Addressing the marital lifestyle, defendant testified that during the marriage she regularly spent approximately $1000 per month on clothing for herself, plus $1000 a month on the children's clothing. She also stated that she purchased five suits for plaintiff every year, which cost approximately $1000 each. Defendant stated that she and plaintiff went out to dinner once a week, and that she and the children would dine out twice per week. They did not frequently entertain in their home. According to defendant, the couple spent over $25,000 on their daughters' bat mitzvah celebrations. However, they did not routinely buy expensive gifts for each other.
The marital home was purchased in 1985 for $107,000. Approximately ten years later, new carpets and lighting were put into the home, and the children got new furniture. However, according to defendant, plaintiff's parents paid for some of the improvements and furniture. The family occasionally took vacations for a week or two to Ocean City, New Jersey or Virginia Beach, and took one trip to Disney World for a week. Additionally, plaintiff and defendant would take a vacation to the Caribbean for five days every year.
With regard to her current expenses, defendant explained that after the marital home was sold, she moved in with her mother, who leases a townhouse in an adult community in Voorhees. Defendant's Case Information Statement (CIS) listed her rental payment as $2050 per month, but defendant admitted that figure represented the total rental payment, not her share, and that she was not actually paying rent. Defendant also testified that her mother paid all of the maintenance expenses and utility bills, as well as the lease on defendant's 2003 Acura automobile. She did not, however, produce a copy of the house or automobile leases or any other documentation to substantiate her housing expenses. Defendant testified that her mother did not pay any of the couple's shelter or transportation expenses during their marriage. On cross-examination, defendant disputed the amounts in the budget form that the parties used to negotiate their PSA, although she had agreed to them at the time of the negotiations.
In his testimony, plaintiff explained in detail how the parties arrived at the numbers used for the budget they used to negotiate the PSA. Defendant's household expenses, with the children, were calculated to be $3810 per month. With the spousal consideration and rehabilitative alimony, plaintiff paid an additional $103,950 above and beyond defendant's expenses over the sixty-four months of alimony required by the PSA. Plaintiff testified that he was also paying the college tuition expenses for his daughters, totaling $2049 per month.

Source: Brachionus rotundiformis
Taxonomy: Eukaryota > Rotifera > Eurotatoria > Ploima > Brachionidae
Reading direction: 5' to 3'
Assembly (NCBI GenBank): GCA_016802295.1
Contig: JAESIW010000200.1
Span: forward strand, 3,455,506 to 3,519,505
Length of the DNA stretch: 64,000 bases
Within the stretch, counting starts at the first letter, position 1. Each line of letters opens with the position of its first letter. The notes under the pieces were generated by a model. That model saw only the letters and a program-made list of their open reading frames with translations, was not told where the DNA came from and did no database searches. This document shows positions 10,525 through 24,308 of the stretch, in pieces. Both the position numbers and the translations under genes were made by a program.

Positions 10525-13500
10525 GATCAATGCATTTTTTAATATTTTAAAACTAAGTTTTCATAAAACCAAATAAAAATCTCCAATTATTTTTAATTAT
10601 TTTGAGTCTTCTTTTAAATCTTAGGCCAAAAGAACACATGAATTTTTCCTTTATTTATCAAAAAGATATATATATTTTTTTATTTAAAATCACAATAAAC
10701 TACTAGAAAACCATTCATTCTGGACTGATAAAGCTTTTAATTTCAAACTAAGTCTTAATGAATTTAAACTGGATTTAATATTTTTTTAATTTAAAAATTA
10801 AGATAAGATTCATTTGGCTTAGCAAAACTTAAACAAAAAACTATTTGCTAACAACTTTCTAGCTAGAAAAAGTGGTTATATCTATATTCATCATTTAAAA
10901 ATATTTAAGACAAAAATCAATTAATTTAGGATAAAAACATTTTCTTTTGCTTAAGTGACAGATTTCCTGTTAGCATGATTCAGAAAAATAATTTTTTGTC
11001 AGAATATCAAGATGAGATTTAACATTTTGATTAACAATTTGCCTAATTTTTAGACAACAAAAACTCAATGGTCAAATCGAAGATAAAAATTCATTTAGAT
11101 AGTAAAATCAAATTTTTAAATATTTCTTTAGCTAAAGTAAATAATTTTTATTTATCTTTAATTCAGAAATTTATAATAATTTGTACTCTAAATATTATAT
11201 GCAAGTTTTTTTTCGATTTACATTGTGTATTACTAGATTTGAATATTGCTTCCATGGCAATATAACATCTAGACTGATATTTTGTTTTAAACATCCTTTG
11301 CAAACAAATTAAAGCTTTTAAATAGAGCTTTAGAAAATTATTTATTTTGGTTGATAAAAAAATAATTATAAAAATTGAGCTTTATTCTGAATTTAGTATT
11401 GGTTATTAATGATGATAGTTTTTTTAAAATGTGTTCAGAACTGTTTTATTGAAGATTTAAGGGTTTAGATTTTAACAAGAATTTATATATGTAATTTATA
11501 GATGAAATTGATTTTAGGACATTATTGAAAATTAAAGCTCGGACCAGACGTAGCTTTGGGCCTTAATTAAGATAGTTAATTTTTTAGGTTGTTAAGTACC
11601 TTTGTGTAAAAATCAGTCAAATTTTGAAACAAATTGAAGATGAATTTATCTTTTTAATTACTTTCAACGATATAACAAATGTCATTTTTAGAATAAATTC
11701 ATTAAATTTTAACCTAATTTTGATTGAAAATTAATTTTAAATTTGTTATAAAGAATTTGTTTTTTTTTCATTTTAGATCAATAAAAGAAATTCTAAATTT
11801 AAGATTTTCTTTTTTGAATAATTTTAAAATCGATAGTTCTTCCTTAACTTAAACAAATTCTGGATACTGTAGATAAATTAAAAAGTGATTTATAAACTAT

Plaintiff disputed defendant's characterization of their spending habits during the marriage. He testified that defendant did not spend anywhere close to $2000 a month on clothing, nor did she buy him $1000 suits. He also testified that most of the money for the daughters' bat mitzvah parties came from his grandfather, and from gifts. He testified that the family took very modest vacations, and his parents paid for their daughter to take a trip that the couple would not have been able to afford. His parents also paid for some of the improvements to the marital home.
After the two-day remand hearing, the trial judge issued a written opinion dated June 30, 2009, setting forth a detailed analysis of the factors set forth in N.J.S.A. 2A:34-23b. The court determined that the defendant's current expenses totaled $1388 per month. Although defendant claimed a monthly budget of $5035, she was not actually incurring most of those expenses. Specifically, the court noted that defendant's mother paid the $2050 monthly rental expense, which was "consistent with defendant's trial testimony that the lease was in [her mother's] name." Additionally, the court noted defendant did not provide a copy of the rental agreement at the remand hearing to justify the expense.
The court found that defendant's income was limited to the $792 monthly Social Security disability benefit. Defendant filed her SSA disability application on August 17, 2007, after the June 26, 2007 trial decision. On or about August 20, 2008, the SSA notified the defendant that she would receive benefits. The court found "no basis to impute additional income to defendant over and above her Social Security Disability benefit," because plaintiff presented no evidence rebutting the ...